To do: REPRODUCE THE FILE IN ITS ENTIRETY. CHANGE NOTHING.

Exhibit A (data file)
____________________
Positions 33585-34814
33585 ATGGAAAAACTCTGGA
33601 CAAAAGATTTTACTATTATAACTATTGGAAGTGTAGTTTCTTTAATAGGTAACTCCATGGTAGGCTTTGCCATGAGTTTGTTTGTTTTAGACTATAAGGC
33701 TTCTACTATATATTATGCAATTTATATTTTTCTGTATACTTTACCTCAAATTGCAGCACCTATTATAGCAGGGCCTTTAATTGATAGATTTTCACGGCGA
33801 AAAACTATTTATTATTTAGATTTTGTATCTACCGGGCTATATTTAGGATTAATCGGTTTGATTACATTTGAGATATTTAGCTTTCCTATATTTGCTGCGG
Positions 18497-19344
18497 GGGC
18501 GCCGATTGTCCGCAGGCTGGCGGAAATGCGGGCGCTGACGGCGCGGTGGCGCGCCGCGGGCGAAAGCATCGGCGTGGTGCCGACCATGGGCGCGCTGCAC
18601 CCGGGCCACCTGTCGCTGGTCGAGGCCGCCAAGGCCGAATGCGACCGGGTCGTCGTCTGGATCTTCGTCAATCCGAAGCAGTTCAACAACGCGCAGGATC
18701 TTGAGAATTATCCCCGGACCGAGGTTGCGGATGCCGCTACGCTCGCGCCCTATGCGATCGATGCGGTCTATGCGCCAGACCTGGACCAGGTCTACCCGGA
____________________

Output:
Positions 33585-34814
33585 ATGGAAAAACTCTGGA
33601 CAAAAGATTTTACTATTATAACTATTGGAAGTGTAGTTTCTTTAATAGGTAACTCCATGGTAGGCTTTGCCATGAGTTTGTTTGTTTTAGACTATAAGGC
33701 TTCTACTATATATTATGCAATTTATATTTTTCTGTATACTTTACCTCAAATTGCAGCACCTATTATAGCAGGGCCTTTAATTGATAGATTTTCACGGCGA
33801 AAAACTATTTATTATTTAGATTTTGTATCTACCGGGCTATATTTAGGATTAATCGGTTTGATTACATTTGAGATATTTAGCTTTCCTATATTTGCTGCGG
Positions 18497-19344
18497 GGGC
18501 GCCGATTGTCCGCAGGCTGGCGGAAATGCGGGCGCTGACGGCGCGGTGGCGCGCCGCGGGCGAAAGCATCGGCGTGGTGCCGACCATGGGCGCGCTGCAC
18601 CCGGGCCACCTGTCGCTGGTCGAGGCCGCCAAGGCCGAATGCGACCGGGTCGTCGTCTGGATCTTCGTCAATCCGAAGCAGTTCAACAACGCGCAGGATC
18701 TTGAGAATTATCCCCGGACCGAGGTTGCGGATGCCGCTACGCTCGCGCCCTATGCGATCGATGCGGTCTATGCGCCAGACCTGGACCAGGTCTACCCGGA